The Quintet No. 6 in E-Flat Major is a Mozartean mixture of gusto and gloom with motifs starting out with promise and then modulating to different and distant keys. Here the Afiara Quintet caught on early, with the cellist Adrian Fung energetically taking an unusually prominent role, particularly in the buzzy first movement. The trio section of the minuet shows Haydn’s prominent influence in the hurdy-gurdy sound. The Afiara Quartet, with Barry Shiffman as the second violist, played without the stiffness shown in the first work on the program and impressively dug in for the contrapuntally complex final movement.

The second concert of this complete Mozart quintet cycle began with the Fifth Quintet in D Major. Starting with a slow introductory exchange of questions asked by the cello, the Fifth quickly moves into a lively Allegro. To give balance to this movement, Mozart unusually brings back the opening theme in its Larghetto tempo only to start up and immediately end with the same opening Allegro theme. The Adagio starts off sweetly in G Major but quickly modulates to D Minor for a few minutes of drama before returning to and finally ending on a peaceful note. A rocking, slightly off-balance minuet with a trio of rising arpeggios leads to a busy contrapuntal finale. The Cecilia Quartet tossed off these difficult and complex perambulations with ease again, helped by the temporary odd man in, Barry Shiffman.

What seems to be everyone’s favorite, and understandably so, the Fourth Quintet in G Minor was the penultimate piece on the program. The heart-rending opening movement with its quick chromatic bitter-sweet turns and yearning cries from the violas affects us like little else in Mozart’s music. Aside from a few pieces of juvenilia, G Minor was used as the key signature for only five works, all special in their expression of pathos: the most well known are the 40th Symphony and its earlier cousin, the 25th, both works special in their bare expressiveness. Atypical in many ways, this quintet has a logic of its own: the usual tempi (fast, slow, minuet and finale) are shifted here. Given the tragic quality of the opening movement, a second slow movement would create an imbalance which does not occur when a quicker paced minuet is used. The slow Adagio third movement leads into an even slower opening fourth movement of longing not heard again until Schubert. The concluding Allegro is another contradictory “sad gigue” in 6/8th time. Expectations at St. George’s were high for this particular work, and there are many great performances over the years with which to compete. Expressive but not really practiced in coming together as one, the Afiara made a valiant effort but couldn’t quite reach the heights this work demands.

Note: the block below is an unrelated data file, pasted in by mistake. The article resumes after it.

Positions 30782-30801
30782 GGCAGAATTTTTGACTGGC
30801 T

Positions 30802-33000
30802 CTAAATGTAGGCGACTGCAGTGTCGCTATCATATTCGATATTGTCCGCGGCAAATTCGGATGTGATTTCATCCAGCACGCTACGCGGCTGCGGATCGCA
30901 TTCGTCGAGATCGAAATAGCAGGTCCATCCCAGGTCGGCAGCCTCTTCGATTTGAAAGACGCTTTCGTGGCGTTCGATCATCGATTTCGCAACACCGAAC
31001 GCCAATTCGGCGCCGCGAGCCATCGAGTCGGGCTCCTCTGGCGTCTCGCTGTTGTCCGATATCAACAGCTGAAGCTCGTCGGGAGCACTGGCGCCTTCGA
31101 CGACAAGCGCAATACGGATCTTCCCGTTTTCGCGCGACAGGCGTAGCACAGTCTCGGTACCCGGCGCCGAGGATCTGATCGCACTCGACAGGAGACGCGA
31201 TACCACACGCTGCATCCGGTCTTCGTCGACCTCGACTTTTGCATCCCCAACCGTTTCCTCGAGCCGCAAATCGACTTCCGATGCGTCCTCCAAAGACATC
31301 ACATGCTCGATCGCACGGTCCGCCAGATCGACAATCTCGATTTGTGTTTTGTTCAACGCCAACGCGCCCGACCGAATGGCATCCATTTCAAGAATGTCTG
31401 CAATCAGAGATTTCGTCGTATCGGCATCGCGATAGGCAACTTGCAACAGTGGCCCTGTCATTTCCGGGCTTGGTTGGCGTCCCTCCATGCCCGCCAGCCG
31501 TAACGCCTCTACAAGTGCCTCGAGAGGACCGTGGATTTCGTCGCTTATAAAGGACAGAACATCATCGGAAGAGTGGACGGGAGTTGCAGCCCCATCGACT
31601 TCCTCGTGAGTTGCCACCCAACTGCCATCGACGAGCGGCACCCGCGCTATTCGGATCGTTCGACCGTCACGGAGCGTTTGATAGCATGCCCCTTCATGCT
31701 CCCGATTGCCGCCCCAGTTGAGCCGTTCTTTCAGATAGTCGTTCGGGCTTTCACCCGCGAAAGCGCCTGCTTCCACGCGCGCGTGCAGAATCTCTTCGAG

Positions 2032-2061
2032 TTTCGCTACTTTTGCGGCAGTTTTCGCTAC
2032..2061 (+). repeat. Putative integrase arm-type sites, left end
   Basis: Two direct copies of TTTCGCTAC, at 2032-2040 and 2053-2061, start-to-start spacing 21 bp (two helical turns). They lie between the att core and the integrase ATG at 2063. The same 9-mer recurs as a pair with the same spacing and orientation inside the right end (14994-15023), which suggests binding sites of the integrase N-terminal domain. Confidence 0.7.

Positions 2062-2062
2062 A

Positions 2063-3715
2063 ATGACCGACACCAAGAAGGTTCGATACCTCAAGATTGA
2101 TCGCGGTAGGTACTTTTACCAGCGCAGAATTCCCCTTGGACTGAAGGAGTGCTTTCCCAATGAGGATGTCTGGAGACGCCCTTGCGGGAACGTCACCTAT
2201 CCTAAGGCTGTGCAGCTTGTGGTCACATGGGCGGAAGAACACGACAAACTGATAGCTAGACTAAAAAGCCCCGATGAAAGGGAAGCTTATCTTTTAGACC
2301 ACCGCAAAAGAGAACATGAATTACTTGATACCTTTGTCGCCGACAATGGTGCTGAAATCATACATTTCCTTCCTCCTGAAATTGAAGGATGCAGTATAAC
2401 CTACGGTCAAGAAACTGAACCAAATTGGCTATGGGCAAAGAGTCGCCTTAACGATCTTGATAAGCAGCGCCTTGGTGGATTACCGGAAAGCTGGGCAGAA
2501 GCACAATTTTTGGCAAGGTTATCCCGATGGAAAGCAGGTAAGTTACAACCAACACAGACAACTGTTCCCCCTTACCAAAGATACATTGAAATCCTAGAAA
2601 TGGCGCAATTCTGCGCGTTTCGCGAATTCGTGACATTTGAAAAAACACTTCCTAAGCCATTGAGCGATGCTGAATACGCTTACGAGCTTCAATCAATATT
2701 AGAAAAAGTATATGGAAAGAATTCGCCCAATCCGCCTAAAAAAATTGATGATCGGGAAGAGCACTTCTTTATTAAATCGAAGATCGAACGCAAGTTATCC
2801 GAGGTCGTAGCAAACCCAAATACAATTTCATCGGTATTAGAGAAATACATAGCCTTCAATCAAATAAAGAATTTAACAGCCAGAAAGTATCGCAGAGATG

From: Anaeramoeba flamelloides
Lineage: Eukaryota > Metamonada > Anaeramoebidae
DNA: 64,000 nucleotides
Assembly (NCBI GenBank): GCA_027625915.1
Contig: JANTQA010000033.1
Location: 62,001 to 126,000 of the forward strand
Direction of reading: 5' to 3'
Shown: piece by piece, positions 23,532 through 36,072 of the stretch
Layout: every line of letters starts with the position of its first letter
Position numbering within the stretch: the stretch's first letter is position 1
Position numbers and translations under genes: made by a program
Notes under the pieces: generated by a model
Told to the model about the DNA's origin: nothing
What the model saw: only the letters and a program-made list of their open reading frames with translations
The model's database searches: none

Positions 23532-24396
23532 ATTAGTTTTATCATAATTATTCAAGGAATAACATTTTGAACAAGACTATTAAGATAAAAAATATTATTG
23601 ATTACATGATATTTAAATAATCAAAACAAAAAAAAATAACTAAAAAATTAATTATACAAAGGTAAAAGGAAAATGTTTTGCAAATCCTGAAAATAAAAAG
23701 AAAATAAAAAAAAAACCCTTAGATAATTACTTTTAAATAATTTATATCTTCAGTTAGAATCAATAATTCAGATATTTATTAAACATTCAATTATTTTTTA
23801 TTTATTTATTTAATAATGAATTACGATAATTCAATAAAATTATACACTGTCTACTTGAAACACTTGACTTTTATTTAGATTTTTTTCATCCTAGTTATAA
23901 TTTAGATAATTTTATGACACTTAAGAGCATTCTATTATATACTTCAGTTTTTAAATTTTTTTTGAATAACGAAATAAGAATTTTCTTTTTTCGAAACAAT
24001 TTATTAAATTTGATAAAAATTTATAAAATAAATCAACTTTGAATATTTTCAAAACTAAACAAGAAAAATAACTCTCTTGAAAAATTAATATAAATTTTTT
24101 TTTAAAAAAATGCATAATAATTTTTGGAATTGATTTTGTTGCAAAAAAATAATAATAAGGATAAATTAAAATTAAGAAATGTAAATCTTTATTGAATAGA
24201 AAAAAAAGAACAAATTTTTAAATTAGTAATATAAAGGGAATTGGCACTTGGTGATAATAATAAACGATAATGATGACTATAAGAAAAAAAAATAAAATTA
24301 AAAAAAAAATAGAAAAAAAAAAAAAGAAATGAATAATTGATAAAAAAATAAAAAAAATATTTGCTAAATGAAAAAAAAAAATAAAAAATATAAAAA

The concluding work, Mozart’s No. 3 in C Major, suffered in comparison to the G Minor and should probably have been scheduled in the middle of the program. Beginning with a simple rising run of the cello with the other strings playing single repeated notes, the first theme should really be called a motif, as it consists of only four notes played in response to the cello. Barely has the first movement started when Mozart moves into the minor key on the opening’s second iteration. Another unusually placed second movement minuet with an unusually poignant trio leads into a touching third movement Andante consisting of a most prominent conversation between first violin and first viola. A bouncy, upbeat Rondo concludes this calmest of all the quintets, and this adventurous cycle of concerts as well.

Stan Metzger